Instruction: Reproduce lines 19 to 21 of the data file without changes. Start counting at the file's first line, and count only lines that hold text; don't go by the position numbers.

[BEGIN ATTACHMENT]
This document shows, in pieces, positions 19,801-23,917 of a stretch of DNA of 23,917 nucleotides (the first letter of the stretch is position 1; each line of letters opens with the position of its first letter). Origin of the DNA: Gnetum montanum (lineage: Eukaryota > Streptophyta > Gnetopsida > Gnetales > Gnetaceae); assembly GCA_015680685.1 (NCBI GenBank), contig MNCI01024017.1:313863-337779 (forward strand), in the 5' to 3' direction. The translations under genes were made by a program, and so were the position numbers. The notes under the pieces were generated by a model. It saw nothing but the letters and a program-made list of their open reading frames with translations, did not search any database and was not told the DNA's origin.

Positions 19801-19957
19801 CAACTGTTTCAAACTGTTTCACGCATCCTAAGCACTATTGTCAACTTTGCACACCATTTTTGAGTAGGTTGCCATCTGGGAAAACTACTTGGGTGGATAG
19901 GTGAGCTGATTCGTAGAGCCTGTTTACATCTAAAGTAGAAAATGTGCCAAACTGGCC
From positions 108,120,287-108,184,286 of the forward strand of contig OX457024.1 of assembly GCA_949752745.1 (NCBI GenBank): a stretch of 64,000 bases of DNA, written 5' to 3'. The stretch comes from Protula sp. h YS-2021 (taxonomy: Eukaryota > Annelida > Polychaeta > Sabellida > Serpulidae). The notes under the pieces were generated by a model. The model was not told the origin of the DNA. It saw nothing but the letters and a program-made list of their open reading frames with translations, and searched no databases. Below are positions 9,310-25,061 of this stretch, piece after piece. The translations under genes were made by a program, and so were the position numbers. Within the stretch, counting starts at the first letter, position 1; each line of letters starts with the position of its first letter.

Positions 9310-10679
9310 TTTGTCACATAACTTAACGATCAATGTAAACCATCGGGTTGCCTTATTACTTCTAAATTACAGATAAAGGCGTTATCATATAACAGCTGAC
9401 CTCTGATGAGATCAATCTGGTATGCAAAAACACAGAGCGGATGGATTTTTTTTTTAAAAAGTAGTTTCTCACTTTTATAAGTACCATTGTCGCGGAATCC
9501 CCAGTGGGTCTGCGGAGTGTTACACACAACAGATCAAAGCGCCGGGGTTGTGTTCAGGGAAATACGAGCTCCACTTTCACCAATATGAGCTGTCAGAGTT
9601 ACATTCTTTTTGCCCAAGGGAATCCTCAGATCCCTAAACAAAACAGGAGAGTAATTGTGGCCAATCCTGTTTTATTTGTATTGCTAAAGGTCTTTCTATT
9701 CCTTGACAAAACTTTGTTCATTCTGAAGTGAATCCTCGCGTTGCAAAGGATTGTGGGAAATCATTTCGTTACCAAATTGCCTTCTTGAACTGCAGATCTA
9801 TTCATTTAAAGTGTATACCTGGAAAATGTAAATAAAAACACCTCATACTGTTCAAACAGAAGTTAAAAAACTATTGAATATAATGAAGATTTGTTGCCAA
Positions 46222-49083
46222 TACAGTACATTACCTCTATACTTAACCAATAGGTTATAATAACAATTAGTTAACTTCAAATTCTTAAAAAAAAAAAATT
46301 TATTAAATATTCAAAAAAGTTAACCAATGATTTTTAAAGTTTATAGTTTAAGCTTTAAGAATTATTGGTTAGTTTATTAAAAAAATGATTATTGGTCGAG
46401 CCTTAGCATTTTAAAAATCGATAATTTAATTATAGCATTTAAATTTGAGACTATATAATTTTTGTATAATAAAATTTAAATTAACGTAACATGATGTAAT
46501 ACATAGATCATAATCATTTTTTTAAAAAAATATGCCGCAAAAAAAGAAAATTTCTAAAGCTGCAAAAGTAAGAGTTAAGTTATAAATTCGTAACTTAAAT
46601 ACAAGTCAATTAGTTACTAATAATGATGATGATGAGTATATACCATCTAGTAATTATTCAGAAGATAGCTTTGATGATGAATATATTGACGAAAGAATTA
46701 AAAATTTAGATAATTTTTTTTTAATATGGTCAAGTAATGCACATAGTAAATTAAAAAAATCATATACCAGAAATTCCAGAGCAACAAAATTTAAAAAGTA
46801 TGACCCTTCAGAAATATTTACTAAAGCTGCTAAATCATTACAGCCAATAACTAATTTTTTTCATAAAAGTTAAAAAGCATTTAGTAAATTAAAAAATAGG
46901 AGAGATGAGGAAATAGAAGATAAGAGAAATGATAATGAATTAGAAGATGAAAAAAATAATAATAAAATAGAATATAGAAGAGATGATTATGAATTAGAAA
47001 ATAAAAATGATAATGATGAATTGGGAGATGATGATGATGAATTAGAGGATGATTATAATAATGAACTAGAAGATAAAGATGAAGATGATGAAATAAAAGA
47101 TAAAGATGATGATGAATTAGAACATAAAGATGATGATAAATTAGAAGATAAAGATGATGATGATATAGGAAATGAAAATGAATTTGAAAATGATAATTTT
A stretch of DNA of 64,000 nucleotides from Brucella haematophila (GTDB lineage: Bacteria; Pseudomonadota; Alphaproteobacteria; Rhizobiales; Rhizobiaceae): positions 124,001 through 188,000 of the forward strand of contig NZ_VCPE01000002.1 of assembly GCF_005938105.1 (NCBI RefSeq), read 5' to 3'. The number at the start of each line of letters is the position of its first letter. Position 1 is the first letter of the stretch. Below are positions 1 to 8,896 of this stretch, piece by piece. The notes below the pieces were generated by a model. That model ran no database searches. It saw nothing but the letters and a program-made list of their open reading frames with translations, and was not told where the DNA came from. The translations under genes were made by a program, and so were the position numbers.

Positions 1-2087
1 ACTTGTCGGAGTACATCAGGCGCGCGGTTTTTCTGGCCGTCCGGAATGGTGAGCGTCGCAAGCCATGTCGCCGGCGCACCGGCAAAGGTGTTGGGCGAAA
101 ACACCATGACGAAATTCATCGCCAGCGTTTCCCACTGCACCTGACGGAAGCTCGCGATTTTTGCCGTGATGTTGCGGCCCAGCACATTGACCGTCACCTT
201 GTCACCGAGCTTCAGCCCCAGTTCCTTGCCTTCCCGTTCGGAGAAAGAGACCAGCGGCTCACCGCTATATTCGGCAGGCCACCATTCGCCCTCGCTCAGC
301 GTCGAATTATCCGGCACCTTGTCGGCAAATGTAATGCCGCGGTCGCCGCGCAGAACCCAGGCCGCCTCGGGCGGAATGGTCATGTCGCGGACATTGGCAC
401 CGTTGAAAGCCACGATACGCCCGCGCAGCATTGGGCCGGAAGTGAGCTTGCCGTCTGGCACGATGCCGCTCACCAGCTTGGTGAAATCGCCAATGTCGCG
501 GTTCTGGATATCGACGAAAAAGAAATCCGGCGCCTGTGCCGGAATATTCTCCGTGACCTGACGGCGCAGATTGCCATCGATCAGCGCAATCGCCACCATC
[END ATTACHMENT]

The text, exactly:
46701 AAAATTTAGATAATTTTTTTTTAATATGGTCAAGTAATGCACATAGTAAATTAAAAAAATCATATACCAGAAATTCCAGAGCAACAAAATTTAAAAAGTA
46801 TGACCCTTCAGAAATATTTACTAAAGCTGCTAAATCATTACAGCCAATAACTAATTTTTTTCATAAAAGTTAAAAAGCATTTAGTAAATTAAAAAATAGG
46901 AGAGATGAGGAAATAGAAGATAAGAGAAATGATAATGAATTAGAAGATGAAAAAAATAATAATAAAATAGAATATAGAAGAGATGATTATGAATTAGAAA